A small hairpin RNA or short hairpin RNA (shRNA) is a sequence of RNA that makes a tight hairpin turn that can be used to silence target gene expression via RNA interference (RNAi). Expression of shRNA in cells is typically accomplished by delivery of plasmids or through viral or bacterial vectors. The promoter choice is essential to achieve robust shRNA expression. At first, polymerase III promoters such as U6 and H1 were used; however, these promoters lack spatial and temporal control. As such, there has been a shift to using polymerase II promoters to regulate expression of shRNA. shRNA is an advantageous mediator of RNAi in that it has a relatively low rate of degradation and turnover.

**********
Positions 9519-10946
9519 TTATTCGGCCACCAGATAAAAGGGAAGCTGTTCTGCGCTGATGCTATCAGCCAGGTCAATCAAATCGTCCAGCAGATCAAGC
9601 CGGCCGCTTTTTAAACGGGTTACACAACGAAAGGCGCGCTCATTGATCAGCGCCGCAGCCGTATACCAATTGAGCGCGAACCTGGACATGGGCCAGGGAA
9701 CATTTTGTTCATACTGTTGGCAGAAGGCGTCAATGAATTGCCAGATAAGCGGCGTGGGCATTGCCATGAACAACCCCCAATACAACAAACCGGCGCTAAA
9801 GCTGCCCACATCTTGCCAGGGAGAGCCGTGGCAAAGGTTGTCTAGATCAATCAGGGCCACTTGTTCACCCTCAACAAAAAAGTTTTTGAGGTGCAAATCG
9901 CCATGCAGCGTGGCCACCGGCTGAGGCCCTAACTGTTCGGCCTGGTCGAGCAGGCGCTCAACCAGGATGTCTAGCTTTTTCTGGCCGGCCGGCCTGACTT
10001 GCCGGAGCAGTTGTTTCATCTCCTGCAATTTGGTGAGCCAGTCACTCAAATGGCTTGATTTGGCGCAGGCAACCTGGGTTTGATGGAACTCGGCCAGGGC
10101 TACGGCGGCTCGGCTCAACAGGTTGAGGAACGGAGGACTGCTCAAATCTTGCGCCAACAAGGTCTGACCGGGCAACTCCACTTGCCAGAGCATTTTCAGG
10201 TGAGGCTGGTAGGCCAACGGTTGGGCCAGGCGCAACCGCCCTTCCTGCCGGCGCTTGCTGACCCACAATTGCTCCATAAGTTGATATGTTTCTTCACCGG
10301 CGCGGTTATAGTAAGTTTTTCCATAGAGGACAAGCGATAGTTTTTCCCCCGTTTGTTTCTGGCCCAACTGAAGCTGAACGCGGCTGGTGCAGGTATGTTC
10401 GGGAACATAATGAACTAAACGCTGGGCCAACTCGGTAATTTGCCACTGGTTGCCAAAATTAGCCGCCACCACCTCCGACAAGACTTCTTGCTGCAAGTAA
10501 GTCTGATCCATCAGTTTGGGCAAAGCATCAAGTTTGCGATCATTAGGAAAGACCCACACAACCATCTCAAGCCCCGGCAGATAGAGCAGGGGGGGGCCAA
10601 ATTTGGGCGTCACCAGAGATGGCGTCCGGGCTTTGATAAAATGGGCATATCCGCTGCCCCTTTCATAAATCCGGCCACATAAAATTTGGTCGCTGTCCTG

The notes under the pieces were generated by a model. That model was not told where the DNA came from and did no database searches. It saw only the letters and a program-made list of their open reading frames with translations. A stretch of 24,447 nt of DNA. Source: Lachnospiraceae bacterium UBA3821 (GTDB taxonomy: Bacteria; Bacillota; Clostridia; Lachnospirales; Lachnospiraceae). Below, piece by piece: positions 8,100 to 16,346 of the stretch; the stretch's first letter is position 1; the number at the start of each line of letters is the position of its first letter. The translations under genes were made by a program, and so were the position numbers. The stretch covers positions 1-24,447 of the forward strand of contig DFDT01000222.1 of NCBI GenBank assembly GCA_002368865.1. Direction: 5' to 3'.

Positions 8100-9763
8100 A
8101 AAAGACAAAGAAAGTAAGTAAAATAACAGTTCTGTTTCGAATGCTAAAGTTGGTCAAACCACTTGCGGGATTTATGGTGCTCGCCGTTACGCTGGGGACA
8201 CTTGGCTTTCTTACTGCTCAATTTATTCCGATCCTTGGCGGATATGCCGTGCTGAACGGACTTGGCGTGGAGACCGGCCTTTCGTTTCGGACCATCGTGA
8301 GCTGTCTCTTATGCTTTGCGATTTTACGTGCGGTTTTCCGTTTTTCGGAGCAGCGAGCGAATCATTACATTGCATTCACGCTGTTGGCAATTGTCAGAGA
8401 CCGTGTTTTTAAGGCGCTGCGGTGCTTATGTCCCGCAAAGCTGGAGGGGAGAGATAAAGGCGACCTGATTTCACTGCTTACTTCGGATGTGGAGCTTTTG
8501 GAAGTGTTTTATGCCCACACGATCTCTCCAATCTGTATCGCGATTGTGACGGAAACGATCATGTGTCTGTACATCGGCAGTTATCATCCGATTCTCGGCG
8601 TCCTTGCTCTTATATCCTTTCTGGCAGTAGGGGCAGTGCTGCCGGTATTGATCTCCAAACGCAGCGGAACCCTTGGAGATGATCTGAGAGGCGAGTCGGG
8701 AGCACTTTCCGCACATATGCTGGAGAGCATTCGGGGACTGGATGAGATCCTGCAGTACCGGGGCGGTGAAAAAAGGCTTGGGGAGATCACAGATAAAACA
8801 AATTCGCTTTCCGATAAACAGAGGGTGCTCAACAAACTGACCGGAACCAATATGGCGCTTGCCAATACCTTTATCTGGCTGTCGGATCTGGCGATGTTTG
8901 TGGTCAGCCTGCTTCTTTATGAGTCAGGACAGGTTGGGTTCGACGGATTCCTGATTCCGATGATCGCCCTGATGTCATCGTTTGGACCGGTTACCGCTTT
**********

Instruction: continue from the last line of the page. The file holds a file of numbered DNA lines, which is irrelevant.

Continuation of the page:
Expression of shRNA in cells can be obtained by delivery of plasmids or through viral or bacterial vectors. Through transfection vectors to cells to obtain shRNA expression can be accomplished using commercially available reagents in vitro, but not in vivo and limited the utility.
Several challenges typically confront shRNA-based therapeutics. The most significant challenge is delivery. shRNA is typically delivered through use of a vector, and although they are generally efficient, they pose significant safety concerns. In particular, viral based gene therapy approaches have proved dangerous in past clinical trials. Potential oversaturation of RISC is also a problem. If the shRNA is expressed at levels that are too high the cell might not be able to correctly process the endogenous RNA which could cause significant problems. Another challenge is the possibility that the patient might mount an immune response against the therapy. Finally, there might be off-target effects and the shRNA could silence other unintended genes. In developing successful new shRNA-based therapeutics, all of these challenges must be taken into account.